Originally, only one farmer was to be heard from Sen. Tom Harkin of Iowa complained. And now a panel of five to six farmers will have 45 minutes to explain how business concentration in the hog, cattle, soy bean, corn and cotton markets is affecting their livelihoods. One of the farmers will be Jim Foster, a Montgomery City, Missouri, hog producer, above. 

Okay, it is true that a panel of politicians speaking first will have twice that long to tell the DOJ and the USDA their thoughts about monopoly in seed production, food sales and meat processing. Farmers are squeezed into an itsy-bitsy time slot before lunch. This workshop is being held as the DOJ decides whether to file antitrust cases against large companies in the ag business. The most likely target is Monsanto, which produces most of the seeds farmers use to raise corn and beans. 

Also, those who plan on attending the workshop on March 12 might want to register. To do that, go here

 

"> Okay, says Justice Department, We'll Let Farmers Talk - Daily Yonder

Okay, says Justice Department, We’ll Let Farmers Talk

The Department of Justice and the U.S. Department of Agriculture have relented and will actually hear from farmers at a workshop being held on possible antitrust violations in businesses associated with agriculture.  The workshop will be held in Ankeny, Iowa, on March 12. Originally, only one farmer was to be heard from Sen. Tom Harkin of Iowa complained. And now a panel of five to six farmers will have 45 minutes to explain how business concentration in the hog, cattle, soy bean, corn and cotton markets is affecting their livelihoods. One of the farmers will be Jim Foster, a Montgomery City, Missouri, hog producer, above. 

Okay, it is true that a panel of politicians speaking first will have twice that long to tell the DOJ and the USDA their thoughts about monopoly in seed production, food sales and meat processing. Farmers are squeezed into an itsy-bitsy time slot before lunch. This workshop is being held as the DOJ decides whether to file antitrust cases against large companies in the ag business. The most likely target is Monsanto, which produces most of the seeds farmers use to raise corn and beans.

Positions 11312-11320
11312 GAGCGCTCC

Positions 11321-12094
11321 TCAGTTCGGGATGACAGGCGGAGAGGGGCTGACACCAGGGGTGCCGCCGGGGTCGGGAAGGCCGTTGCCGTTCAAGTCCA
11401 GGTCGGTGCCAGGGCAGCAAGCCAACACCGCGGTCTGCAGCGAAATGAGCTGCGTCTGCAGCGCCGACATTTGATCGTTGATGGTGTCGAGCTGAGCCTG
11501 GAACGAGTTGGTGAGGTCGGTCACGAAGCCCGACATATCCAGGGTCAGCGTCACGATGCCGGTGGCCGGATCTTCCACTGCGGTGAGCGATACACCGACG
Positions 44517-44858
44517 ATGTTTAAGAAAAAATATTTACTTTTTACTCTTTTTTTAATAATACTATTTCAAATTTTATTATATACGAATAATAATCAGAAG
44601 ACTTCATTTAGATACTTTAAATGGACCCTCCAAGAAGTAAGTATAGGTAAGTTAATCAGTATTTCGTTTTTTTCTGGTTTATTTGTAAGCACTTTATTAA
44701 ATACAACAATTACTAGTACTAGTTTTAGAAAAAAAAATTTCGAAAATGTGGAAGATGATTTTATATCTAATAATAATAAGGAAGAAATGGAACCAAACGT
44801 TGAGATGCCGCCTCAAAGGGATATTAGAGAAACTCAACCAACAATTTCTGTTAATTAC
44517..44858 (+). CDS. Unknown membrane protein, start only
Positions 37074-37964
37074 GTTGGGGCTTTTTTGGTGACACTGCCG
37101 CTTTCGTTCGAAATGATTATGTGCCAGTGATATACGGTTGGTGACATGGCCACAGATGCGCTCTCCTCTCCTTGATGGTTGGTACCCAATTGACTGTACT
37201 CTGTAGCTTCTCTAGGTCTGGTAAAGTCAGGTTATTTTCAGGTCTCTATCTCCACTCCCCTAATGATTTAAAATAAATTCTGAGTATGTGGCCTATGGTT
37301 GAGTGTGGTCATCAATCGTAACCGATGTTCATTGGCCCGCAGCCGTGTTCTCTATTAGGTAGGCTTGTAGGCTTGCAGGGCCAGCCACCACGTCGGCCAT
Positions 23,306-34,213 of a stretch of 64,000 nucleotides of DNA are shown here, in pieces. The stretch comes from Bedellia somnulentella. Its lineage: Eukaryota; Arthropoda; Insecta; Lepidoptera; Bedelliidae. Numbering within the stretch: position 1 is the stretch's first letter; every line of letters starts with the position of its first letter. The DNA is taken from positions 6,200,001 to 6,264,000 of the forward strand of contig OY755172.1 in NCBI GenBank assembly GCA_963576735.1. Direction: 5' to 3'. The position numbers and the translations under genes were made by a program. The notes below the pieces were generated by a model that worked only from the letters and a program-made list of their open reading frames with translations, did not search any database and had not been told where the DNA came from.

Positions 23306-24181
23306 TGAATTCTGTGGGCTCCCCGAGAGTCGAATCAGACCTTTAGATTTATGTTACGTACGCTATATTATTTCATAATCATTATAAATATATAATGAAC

Also, those who plan on attending the workshop on March 12 might want to register. To do that, go here

 

Share This:

The Department of Justice and the U.S. Department of Agriculture have relented and will actually hear from farmers at a workshop being held on possible antitrust violations in businesses associated with agriculture.  The workshop will be held in Ankeny, Iowa, on March 12. Originally, only one farmer was to be heard from Sen. Tom Harkin of Iowa complained. And now a panel of five to six farmers will have 45 minutes to explain how business concentration in the hog, cattle, soy bean, corn and cotton markets is affecting their livelihoods. One of the farmers will be Jim Foster, a Montgomery City, Missouri, hog producer, above. 

Okay, it is true that a panel of politicians speaking first will have twice that long to tell the DOJ and the USDA their thoughts about monopoly in seed production, food sales and meat processing. Farmers are squeezed into an itsy-bitsy time slot before lunch. This workshop is being held as the DOJ decides whether to file antitrust cases against large companies in the ag business. The most likely target is Monsanto, which produces most of the seeds farmers use to raise corn and beans. 

Also, those who plan on attending the workshop on March 12 might want to register. To do that, go here

 

 

Topics: Ag and Trade
x

News Briefs